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Tax Deed Overview For Prospective Purchases

By Attorney Michael S. Hagen (Copyright 2022).

Procedural Overview of Tax Deed Sales

A tax deed sale is conducted by the County Clerk of Courts and is governed by Florida Statute 197. A tax deed sale results after a property owner fails to pay his local property taxes. After a statutorily prescribed period of time passes (2 years minimum), the holder of a tax certificate may file a tax deed application (“TDA”). Upon such application, the Clerk of Court is required by law to notify the delinquent property owner as well as certain specified lien holders.

This list of parties is obtained from the title search by a title company hired by the Tax Collector (that report is obtained solely for the purpose of notifying the proper individuals but is also secondarily utilized by potential tax deed buyers as it usually discloses most potential lien problems). The Clerk is also then required to publish a notice of sale for four consecutive weeks in the local newspaper.

After completing these steps, the Clerk conducts a tax deed auction. Bidding starts at the amount of the unpaid taxes and associated sale fees. If no one bids, then the tax deed applicant automatically receives a deed from the Clerk. If, however, the high bid exceeds the TDA amount, then the high bidder obtains a deed, and the tax deed applicant only receives the amount paid at the time of his TDA. The tax deed high bidder immediately pays upon auction completion from the funds he deposited prior to the auction. Most auctions are now online rather than live and in person.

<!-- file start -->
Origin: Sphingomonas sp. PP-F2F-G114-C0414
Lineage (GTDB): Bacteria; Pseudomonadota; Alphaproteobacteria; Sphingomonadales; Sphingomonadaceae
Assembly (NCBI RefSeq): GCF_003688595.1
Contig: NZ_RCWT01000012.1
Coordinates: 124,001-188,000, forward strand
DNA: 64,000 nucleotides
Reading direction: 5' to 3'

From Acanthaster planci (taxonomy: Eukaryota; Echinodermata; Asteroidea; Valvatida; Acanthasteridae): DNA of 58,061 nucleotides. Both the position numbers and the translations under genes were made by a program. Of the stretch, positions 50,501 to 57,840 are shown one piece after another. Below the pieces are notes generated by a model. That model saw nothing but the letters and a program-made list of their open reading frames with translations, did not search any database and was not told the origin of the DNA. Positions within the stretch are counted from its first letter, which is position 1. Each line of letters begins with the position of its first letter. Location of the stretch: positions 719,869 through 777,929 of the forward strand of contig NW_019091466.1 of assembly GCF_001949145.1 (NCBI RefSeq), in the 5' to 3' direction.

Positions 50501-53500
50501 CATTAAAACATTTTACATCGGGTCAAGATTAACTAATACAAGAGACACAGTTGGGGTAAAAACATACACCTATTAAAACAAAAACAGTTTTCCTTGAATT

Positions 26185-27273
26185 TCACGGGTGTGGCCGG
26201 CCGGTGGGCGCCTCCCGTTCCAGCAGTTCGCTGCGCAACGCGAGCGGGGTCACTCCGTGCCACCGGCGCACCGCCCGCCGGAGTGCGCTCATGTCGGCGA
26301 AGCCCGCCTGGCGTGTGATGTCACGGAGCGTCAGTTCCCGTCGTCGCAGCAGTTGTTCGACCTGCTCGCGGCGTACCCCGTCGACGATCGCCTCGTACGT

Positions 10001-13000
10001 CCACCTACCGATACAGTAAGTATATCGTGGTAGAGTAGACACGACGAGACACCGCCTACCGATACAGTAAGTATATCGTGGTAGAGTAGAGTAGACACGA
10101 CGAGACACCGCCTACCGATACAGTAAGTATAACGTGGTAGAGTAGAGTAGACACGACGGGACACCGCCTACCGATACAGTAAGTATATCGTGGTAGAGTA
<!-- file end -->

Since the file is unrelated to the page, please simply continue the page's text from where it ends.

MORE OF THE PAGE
Tax Deed Opportunities, Benefits and Risks.

Tax deed investors purchase real estate at the tax deed sale rather than through typical avenues (such as properties listed for sale by real estate brokers or “for sale by owners”) because the tax deed sale offers an opportunity to purchase for prices significantly below market value. I have observed these discounts to frequently be in the 25%-50% range below market value. Additionally, tax deed investors have the chance to obtain multiple properties at a time, making for an efficient use of the investor’s valuable time.

Most investors would agree that the potential rate of return and risk are directly correlated: the higher the risk, the higher the potential rate of return. Conversely, the lower the risk, the lower the rate of return. Tax deed sales are no exception, they do involve some level of risk that many investors deem acceptable and offer a corresponding higher profit potential.